The reversing lock is shown in its blocked position in the left portion of the sectional drawing of FIG. 11. There the ball (5) lies on the inside surface (28) of the lamp holder E27 under the pressure of the springs (26), thus preventing the unscrewing of the adapter from the previous non-shockproof holder. This jams the ball (5) into the spiral-shaped gap which narrows in the direction of screw-turn, between the inside wall (28) of the screw-type thread and the spiral-shaped track (33). Furthermore, the inside surface (28) of the lamp holder E27, which is not shown, and into which the adapter is screwed, is also indicated in FIG. 10, where the close contact of the ball (5) with this surface can be clearly observed.

Should it become necessary to remove the adapter from the lamp holder, then a special bifurcated tool (29) can be inserted through the gap (38) in the front plate (8), as can be observed in FIG. 10, and in the right section of FIG. 11.

The special tool (29) lies in front of the balls (5), as shown in FIG. 11. If, during the unscrewing of the adapter--as shown in the right section of FIG. 11--the special tool (29) is turned anti-clockwise, then the balls (5) will initially be pushed back against the resistance of the springs (26) and upon arriving onto the spiral tracks (33), lose contact with the inside surfaces (28) of the lamp holder E27. This loosens the latching, and the adapter can now be easily unscrewed from the E27 thread with the help of the special tool (29).

The spiral tracks (33) are part of the plastic housing (32) and can thus be very easily molded. Since the reversing locks, even if they are arranged in diametrically opposite pairs, only require a limited angular section, it is possible to accommodate Lyra contacts (25), as well as any required terminals with their connections (30) or with the spring contact (31) in the same plane.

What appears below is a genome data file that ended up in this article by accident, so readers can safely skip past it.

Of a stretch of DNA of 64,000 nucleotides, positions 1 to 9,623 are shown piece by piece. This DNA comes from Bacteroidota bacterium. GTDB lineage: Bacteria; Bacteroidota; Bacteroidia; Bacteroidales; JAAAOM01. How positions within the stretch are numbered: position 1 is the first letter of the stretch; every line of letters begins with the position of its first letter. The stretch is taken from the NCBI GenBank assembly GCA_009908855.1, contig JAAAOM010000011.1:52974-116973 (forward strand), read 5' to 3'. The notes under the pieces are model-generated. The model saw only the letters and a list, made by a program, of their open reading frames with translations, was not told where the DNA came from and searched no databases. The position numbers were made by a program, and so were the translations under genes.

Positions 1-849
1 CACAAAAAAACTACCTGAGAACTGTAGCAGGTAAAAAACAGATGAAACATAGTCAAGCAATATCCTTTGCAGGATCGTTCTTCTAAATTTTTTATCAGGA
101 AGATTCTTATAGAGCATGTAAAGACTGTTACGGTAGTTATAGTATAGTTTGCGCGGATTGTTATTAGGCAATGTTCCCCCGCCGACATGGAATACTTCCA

Another version of a reversing lock utilizing a leaf spring is represented in FIG. 13. In this case, the protruding end (61) of the retaining spring (59) initially projects over the inside surface (28) of the lamp holder. During the fitting of the adapter into the conventional screw-type lamp holder, the protruding end (61) of the retaining spring (59) is pushed back against the elastic spring pressure, and now lies against the inside surface (28) of the holder, as shown in the left section of FIG. 13.

If one attempts to unscrew the adapter in a counterclockwise direction, the protruding end (61) of the retaining spring (59) hooks into the inside surface (28) of the screw-type lamp holder and prevents it from being unscrewed. Only if the protruding end (61) of the retaining spring (59) is pushed back counterclockwise with the special tool (29), is the locking effect canceled, and the adapter can be unscrewed from the screw-type lamp holder.

The effect of the spring lock can be compared to that of the function of similar springs in screwless wire clamps, where the same kinematic procedure results in a reliable clamping effect of the wires.

Another practical example of an unscrewing lock for screw-type holders is shown in FIG. 13a. A rigid lever (64) is supported eccentrically in a holder (60) in the adapter in such a way that, depending on its angular position, it protrudes through window (6) in the threaded sleeve or remains within the peripheral contours of the adapter. Both positions of the lever (60) are shown in FIG. 13a. In the left half, the lever (60) is under the pressure of the spring (65) on the inside surface (28) of the screw-type holder. If one now tries to unscrew the adapter from the holder, due to its eccentric position (66) in the adapter, the lever (60) presses the adapter against the opposing inside surface (28) of the lamp holder and jams the two parts against one another immovably. This effect is further enhanced by the force of the spring (65), the primary purpose of which is to provide a permanent contact between the lever (60) and the inside surface (28) of the lamp holder.